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SINGAPORE: Free Trade Agreement with European Union Now in Effect

The EU-Singapore Free Trade Agreement (EUSFTA), came into effect on 21 November following its ratification by the European Council.

In terms of trade in goods, the FTA is said to provide a liberal and flexible rules of origin (ROO) regime relating to a range of key items, including clothing and textiles, electronics, machinery, automobiles, chemicals, pharmaceuticals and petrochemicals. It also abolishes all remaining customs duties on certain EU exports to Singapore, such as alcoholic beverages, while maintaining the current duty-free status on all non-specified EU products exported to Singapore.

Furthermore, the FTA will eliminate duty on 84% of Singaporean products entering the EU within the first year of its coming into force, with taxes payable on the remaining 16% phased out over the next three to five years. According to Singapore’s Ministry of Trade and Industry (MTI), the treaty is also “the first bilateral FTA that incorporates enhanced market access for Asian food products made in Singapore such as har gow (prawn dumplings) and sambal ikan bilis (spicy crispy anchovies).” This will facilitate duty-free access for such products to the EU provided they do not exceed a combined yearly quota of 1250 tonnes.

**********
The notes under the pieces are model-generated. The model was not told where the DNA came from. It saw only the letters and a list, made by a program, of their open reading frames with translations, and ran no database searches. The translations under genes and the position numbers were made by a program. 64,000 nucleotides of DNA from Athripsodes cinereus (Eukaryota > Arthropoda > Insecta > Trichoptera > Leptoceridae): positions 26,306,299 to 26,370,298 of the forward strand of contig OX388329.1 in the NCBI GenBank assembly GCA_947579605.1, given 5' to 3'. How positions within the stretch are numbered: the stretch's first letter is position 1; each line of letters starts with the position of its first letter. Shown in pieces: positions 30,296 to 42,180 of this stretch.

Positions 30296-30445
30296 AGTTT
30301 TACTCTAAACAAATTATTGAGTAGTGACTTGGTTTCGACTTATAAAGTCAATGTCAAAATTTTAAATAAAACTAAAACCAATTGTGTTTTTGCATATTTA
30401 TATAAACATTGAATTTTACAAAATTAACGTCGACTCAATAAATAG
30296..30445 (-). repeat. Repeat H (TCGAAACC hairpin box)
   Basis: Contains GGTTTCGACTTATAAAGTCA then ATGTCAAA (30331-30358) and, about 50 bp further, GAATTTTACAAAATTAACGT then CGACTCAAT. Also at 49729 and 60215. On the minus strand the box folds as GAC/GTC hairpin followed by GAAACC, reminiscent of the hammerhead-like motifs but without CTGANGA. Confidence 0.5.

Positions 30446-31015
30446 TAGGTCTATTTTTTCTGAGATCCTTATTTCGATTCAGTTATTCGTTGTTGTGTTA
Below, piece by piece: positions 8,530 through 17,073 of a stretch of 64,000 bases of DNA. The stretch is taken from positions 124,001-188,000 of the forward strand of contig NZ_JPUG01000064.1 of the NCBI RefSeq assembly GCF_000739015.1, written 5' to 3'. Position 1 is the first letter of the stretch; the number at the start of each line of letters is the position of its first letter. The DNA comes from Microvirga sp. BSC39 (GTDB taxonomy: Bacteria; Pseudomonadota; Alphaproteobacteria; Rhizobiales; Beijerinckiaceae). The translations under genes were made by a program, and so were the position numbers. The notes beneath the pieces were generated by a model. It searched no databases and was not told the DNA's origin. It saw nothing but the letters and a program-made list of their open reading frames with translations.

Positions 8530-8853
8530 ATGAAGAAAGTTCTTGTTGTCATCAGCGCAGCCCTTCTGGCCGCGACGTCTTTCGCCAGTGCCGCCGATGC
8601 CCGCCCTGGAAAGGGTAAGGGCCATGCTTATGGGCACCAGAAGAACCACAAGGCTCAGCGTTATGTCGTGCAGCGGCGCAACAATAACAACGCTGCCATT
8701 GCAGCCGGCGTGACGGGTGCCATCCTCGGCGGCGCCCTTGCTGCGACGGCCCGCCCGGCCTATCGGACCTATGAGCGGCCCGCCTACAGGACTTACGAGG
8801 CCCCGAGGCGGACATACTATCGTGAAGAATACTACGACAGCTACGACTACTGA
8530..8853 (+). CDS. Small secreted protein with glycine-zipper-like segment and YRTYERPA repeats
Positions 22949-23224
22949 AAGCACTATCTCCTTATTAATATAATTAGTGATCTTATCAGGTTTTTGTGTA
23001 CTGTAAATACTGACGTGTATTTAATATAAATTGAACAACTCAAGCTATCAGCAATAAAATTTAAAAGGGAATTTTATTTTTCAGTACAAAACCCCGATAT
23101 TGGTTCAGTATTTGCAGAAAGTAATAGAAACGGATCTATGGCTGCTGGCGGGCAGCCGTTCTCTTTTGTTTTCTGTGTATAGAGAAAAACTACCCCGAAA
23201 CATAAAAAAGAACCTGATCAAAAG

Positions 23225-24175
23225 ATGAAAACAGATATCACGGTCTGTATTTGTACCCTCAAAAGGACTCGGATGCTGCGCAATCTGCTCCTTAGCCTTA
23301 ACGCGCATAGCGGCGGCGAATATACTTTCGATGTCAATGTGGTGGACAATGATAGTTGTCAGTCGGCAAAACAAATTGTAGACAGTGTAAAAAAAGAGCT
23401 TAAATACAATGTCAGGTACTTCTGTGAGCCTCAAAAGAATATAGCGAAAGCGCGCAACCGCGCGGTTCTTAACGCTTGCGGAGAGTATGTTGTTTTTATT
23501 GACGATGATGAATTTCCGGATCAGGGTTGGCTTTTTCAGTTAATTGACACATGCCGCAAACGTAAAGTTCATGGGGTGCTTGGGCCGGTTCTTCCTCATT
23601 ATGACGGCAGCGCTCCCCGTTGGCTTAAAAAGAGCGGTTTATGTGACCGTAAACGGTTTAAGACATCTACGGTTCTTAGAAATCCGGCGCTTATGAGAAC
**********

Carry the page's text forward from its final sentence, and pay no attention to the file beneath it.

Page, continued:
In terms of reducing non-tariff barriers, the EUSFTA provides for the removal of unnecessary technical barriers to trade (TBT) with the aim of creating a level playing field. The treaty’s provisions are said to extend beyond the existing WTO agreement on TBTs and are aimed at reducing costs for exporters from both parties. The related provisions include the simplification of marking and labelling regulations; the reduction of duplicate conformity testing for various electronic items; the recognition of international standards with regard to automotive parts; and a streamlining of the certification procedures for meat-producers and exporters.

In terms of the trade in services, the FTA is said to provide “enhanced market access for service providers, professionals and investors,” while also containing sector-specific rules on non-discriminatory treatment and transparency. In this regard, the FTA’s remit extends across businesses in the financial, professional, computer and information technology, research and development, business, telecommunication, environmental, tourism and trade related sectors.

The FTA also details transparency and non-discriminatory procedures with regards to government procurement, which extend beyond the comparable WTO agreement. Finally, in terms of intellectual property (IP) protection, the EUSFTA provides for the protection of, among other thing, geographical indications relating to the provenance of food and beverage products.

Content provided by Picture: HKTDC Research
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